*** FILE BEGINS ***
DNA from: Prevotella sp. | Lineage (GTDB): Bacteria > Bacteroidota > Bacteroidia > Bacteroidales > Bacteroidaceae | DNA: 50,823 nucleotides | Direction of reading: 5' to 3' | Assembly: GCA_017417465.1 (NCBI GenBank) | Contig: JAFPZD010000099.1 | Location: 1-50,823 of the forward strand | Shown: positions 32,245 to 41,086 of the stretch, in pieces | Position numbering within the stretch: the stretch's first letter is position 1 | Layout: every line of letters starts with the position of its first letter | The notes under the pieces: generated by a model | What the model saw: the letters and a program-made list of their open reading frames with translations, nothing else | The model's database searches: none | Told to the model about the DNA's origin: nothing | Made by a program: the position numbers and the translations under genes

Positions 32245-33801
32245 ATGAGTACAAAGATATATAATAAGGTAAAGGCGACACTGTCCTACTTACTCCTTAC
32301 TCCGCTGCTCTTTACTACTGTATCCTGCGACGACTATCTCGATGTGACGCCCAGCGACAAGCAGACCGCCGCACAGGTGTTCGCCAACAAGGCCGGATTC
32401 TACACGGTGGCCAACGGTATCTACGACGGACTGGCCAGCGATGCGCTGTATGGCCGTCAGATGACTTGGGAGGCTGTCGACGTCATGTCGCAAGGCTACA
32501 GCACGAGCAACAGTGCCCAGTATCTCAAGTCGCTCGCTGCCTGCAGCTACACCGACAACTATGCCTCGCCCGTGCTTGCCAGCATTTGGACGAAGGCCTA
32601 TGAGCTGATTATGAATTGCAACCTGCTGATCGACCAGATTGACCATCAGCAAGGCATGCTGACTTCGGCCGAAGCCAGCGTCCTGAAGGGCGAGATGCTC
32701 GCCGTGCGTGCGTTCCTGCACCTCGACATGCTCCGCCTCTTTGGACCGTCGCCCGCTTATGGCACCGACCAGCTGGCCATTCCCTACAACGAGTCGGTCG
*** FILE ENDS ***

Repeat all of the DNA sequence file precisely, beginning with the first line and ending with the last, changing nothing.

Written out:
DNA from: Prevotella sp. | Lineage (GTDB): Bacteria > Bacteroidota > Bacteroidia > Bacteroidales > Bacteroidaceae | DNA: 50,823 nucleotides | Direction of reading: 5' to 3' | Assembly: GCA_017417465.1 (NCBI GenBank) | Contig: JAFPZD010000099.1 | Location: 1-50,823 of the forward strand | Shown: positions 32,245 to 41,086 of the stretch, in pieces | Position numbering within the stretch: the stretch's first letter is position 1 | Layout: every line of letters starts with the position of its first letter | The notes under the pieces: generated by a model | What the model saw: the letters and a program-made list of their open reading frames with translations, nothing else | The model's database searches: none | Told to the model about the DNA's origin: nothing | Made by a program: the position numbers and the translations under genes

Positions 32245-33801
32245 ATGAGTACAAAGATATATAATAAGGTAAAGGCGACACTGTCCTACTTACTCCTTAC
32301 TCCGCTGCTCTTTACTACTGTATCCTGCGACGACTATCTCGATGTGACGCCCAGCGACAAGCAGACCGCCGCACAGGTGTTCGCCAACAAGGCCGGATTC
32401 TACACGGTGGCCAACGGTATCTACGACGGACTGGCCAGCGATGCGCTGTATGGCCGTCAGATGACTTGGGAGGCTGTCGACGTCATGTCGCAAGGCTACA
32501 GCACGAGCAACAGTGCCCAGTATCTCAAGTCGCTCGCTGCCTGCAGCTACACCGACAACTATGCCTCGCCCGTGCTTGCCAGCATTTGGACGAAGGCCTA
32601 TGAGCTGATTATGAATTGCAACCTGCTGATCGACCAGATTGACCATCAGCAAGGCATGCTGACTTCGGCCGAAGCCAGCGTCCTGAAGGGCGAGATGCTC
32701 GCCGTGCGTGCGTTCCTGCACCTCGACATGCTCCGCCTCTTTGGACCGTCGCCCGCTTATGGCACCGACCAGCTGGCCATTCCCTACAACGAGTCGGTCG